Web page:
Ibrahim (pictured above) is still imprisoned despite the fact that Iraq's 'judicial' system found that he should be released. From the December 1, 2008 snapshot:
In other news, Reuters photographer Ibrahim Jassam has been a prisoner in Iraq since Sept. 1, 2008 when US and Iraqi military forces drug him from his Mahmudiyah home. He has been held a prisoner since then at Camp Cropper. Reporters Without Borders and Journalistic Freedom Observatory have been calling for his release. Reuters reported yesterday that Iraq's Central Criminal Court has ordered that Ibrahim be released because "there was no evidence against" him; however, "There was no immediate response from the U.S. military to the ruling." Daryl Lang (Photo District News) adds, "Jassam's case resembles those of several other Iraqi photographers and cameramen working for Western news organizations, all of whom were eventually freed. And the decision comes as the U.S. is releasing thousands of security detainees and preparing to turn its much-maligned detainee system over to the Iraqi government."
Despite the finding that Ibrahim should be released, on December 9, 2009 Reuters reported that US Maj Neal Fisher disagreed with/disregarded the court finding and stated all the Iraqi court order meant was that when he is released Ibrahim "will be able to out-process without having to go through the courts as other detainees in his threat classification will have to do." Why is that? Because the court has found no reason to hold Ibrahim. So while others will go on to have their day in court, Fisher is admitting that Ibrahim's had his but the US military just doesn't want to release him. In June of this year, the Committee to Protect Journalists sent a letter to Nouri al-Maliki and they noted Ibrahim and requested, "Press the U.S. military to respect the decision of the Iraqi courts and immediately release Ibrahim Jassam." Last September, Reporters Without Borders pointed out that over "20 journalists have been arrested in Iraq in similar circumstances since 1st January 2008, all of whom have been released after spending days or even months in custody without any charges being made against them." CPJ notes him here (note that Adel Hussein, whose profile follows, has been released and shouldn't even be on the current list of journalists imprisoned). Reporters Without Borders notes that three journalists are currently detained in Iraq, there's Ibrahim starting September 1, 2008; Mountazer al-Zaidi starting December 14, 2008 (he's the one who threw his shoes at Bully Boy Bush and Nouri's joint-press conference in December) and Jassem Mohamed who has been imprisoned since February 2009.
When Ibrahim was taken away, Iman Jassam, Ibrahim's sister, told NPR's Quil Lawrence in July, "One of the Iraqi soldiers said, 'Why are you still talking? If you only knew what we are going to do to your brother, you would be crying.' These words are still echoing in my ears." Those who can't stream audio or for whom streaming audio is of no use due to hearing issues can click here for a trasncript of the Morning Edition report in the July 21st snapshot. Ibrahim is supposed to be released. The US maintains he's a security release but will not present evidence to support that allegation and the Iraqi court looked into the arrest and found no cause for Ibrahim to be held. Yet he's still held and don't think the hypocrisy isn't being noted around the world. Daya Gamage's "Iraqi journalist under U.S. custody without trial but, Us critical of Tissanayagam jail sentence in Sri Lanka" (Asian Tribune):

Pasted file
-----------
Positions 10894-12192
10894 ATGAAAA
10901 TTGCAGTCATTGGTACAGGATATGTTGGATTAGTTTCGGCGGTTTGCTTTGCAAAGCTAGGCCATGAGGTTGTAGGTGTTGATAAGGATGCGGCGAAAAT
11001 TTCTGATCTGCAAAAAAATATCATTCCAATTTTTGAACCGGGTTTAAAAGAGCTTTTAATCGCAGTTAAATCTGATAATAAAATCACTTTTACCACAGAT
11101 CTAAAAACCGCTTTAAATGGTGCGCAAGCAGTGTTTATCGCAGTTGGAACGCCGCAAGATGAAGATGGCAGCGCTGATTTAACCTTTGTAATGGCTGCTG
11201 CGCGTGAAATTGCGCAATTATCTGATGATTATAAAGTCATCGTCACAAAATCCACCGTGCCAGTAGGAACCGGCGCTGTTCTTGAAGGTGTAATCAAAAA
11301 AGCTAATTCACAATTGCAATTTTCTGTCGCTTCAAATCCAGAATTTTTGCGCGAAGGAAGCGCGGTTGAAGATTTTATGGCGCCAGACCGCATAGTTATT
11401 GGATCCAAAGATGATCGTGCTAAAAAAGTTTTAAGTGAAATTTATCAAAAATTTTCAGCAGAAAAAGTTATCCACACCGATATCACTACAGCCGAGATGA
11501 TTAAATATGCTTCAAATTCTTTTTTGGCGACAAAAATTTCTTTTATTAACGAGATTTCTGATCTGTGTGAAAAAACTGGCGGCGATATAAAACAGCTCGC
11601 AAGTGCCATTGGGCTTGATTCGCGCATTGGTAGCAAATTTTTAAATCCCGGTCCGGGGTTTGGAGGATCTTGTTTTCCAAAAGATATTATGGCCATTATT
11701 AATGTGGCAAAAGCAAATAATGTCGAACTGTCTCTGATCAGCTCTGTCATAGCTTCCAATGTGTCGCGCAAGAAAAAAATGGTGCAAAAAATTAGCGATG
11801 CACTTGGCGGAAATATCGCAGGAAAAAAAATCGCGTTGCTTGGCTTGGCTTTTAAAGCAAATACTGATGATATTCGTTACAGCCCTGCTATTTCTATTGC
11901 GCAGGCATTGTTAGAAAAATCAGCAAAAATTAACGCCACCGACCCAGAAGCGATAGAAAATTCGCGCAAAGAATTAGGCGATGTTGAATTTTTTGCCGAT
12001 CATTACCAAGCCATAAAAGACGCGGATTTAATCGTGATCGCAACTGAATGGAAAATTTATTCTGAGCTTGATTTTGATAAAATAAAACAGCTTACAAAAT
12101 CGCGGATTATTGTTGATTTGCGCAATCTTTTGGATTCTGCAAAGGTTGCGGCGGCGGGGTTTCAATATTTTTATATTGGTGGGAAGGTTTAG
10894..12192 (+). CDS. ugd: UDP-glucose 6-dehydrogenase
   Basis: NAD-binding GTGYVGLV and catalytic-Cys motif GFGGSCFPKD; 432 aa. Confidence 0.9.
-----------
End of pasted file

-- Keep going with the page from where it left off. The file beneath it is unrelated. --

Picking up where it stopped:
The United States criticized Sri Lanka Monday, August 31 for sentencing to 20 years in prison an ethnic Tamil journalist by Sri Lanka’s judiciary after an open trial. "We were disappointed to learn of the verdict and the severity of the sentence," State Department deputy spokesman Robert Wood said at the daily media briefing after a Sri Lankan court handed down the sentence against J.S. Tissainayagam.
The United States' criticism of Sri Lanka which gave due process of the law to Tissanayagam came at a time when an Iraqi photo-journalist Ibrahim Jassam lies in U.S. military custody in Iraq since 02 September 2008 without trial and denying him the due process of the law.
An Iraqi court document from November 2008 says that since the Americans provided no evidence or confession, Jassam should be released.
United States refused the request.
Tissainayagam has just won CPJ's International Press Freedom Award. Grasp that the country which has attacked the press and denied Tissanayagam basic rights is laughing at the US government and its hypocrisy.
Meanwhile, Peace Mom Cindy Sheehan continues attempting to end the wars and was interviewed by Anastasia Churkina (RT). "I don't think these wars barely register in the national psyche anymore which is really unfortunate," Cindy says (RT via Information Clearing House, this is a video link).
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